Her images have been called “confrontational and dazzling” by The New York Times. Contemporary artist and photographer Mickalene Thomas examines our notions of beauty. Seeking inspiration from New York’s Harlem, 1970’s blaxploitation films and the Hudson River School painters her work weaves an intricate web fusing landscapes, set design, and saturated portraits to question our historical interpretation of dress, body issues and gender.
How long have you been taking pictures and making art?
My professional development as an artist began in my late twenties, but it wasn’t until my graduate studies at Yale that I started to seriously look at my world through the lens of a camera.
What informs your artistic vision?
All things “impossible”!
How do you cast the women in your photographs?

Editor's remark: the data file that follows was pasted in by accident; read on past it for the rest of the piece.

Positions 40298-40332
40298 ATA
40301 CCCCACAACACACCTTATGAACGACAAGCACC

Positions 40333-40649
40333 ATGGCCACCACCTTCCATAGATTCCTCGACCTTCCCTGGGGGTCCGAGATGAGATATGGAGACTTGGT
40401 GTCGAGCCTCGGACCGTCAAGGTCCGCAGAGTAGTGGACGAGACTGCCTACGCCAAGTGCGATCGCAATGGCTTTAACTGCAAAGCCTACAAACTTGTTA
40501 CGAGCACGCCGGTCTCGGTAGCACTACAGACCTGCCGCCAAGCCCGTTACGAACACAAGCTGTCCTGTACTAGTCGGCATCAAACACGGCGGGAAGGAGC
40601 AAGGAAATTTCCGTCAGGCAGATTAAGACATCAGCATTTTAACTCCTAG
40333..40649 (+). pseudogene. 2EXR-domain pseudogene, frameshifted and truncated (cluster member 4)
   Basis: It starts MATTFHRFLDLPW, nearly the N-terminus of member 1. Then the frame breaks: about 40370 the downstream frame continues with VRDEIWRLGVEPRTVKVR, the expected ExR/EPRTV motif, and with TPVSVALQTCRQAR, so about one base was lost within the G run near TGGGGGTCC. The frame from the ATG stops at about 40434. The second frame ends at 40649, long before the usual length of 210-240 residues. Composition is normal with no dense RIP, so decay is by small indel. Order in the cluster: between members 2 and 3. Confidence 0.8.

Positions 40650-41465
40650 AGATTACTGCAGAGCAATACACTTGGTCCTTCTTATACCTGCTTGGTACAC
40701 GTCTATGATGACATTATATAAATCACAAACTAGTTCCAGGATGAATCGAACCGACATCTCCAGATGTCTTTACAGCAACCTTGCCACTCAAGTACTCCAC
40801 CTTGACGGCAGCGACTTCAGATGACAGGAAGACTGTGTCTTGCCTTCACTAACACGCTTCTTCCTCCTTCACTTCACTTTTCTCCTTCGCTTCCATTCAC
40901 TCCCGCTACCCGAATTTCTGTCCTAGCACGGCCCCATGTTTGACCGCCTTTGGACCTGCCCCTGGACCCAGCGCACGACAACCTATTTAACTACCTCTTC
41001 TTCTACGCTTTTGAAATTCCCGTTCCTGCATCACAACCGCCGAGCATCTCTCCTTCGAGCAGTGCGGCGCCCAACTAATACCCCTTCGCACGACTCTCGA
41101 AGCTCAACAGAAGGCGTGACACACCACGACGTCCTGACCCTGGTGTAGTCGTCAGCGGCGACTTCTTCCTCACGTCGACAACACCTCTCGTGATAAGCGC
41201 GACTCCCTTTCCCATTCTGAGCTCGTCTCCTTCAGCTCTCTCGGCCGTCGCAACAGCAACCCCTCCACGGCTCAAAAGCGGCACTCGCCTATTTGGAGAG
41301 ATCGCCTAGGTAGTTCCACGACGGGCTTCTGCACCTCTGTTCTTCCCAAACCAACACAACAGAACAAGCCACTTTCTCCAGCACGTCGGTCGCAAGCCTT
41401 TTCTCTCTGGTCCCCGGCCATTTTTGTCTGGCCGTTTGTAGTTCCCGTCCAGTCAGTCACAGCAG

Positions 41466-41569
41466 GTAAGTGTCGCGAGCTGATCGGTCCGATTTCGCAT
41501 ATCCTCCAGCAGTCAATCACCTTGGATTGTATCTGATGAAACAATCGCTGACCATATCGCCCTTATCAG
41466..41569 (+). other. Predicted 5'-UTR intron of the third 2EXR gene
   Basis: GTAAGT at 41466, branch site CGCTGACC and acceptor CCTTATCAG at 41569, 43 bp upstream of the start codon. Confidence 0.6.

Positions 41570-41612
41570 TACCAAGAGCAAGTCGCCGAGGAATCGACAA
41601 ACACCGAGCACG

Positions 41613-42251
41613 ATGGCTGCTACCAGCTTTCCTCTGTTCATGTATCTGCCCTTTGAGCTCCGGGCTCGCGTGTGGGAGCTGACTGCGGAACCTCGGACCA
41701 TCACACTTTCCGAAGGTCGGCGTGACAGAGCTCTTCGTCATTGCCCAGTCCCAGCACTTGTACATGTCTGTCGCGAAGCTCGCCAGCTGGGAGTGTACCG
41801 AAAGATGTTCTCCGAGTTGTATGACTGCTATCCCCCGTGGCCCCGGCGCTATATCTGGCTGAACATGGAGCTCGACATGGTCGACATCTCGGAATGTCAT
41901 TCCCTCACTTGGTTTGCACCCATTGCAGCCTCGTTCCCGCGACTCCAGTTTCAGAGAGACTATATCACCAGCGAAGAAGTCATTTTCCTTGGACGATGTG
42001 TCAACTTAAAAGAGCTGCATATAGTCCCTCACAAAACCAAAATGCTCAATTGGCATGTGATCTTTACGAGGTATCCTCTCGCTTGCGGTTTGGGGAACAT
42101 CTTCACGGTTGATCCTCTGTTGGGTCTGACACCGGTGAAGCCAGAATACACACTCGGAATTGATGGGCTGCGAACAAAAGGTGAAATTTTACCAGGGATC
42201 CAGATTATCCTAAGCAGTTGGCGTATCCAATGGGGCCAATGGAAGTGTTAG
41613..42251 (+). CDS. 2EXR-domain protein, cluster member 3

Most of the women I work with are friends and family members. My mother has been one of the main subjects of my work since 2001. I started working with her as my model for a photography class I was taking at Yale. Over the past few years, I have started to include women I have met through friends as well as casting women from agencies or Craigslist. Some women I have worked with for many years while others I have only worked with once or twice. One of the things I look for in a woman is an unique and sometimes unexpected interpretation of what it means to be a woman. I love photographing powerful women that possess their own particular strength and charisma.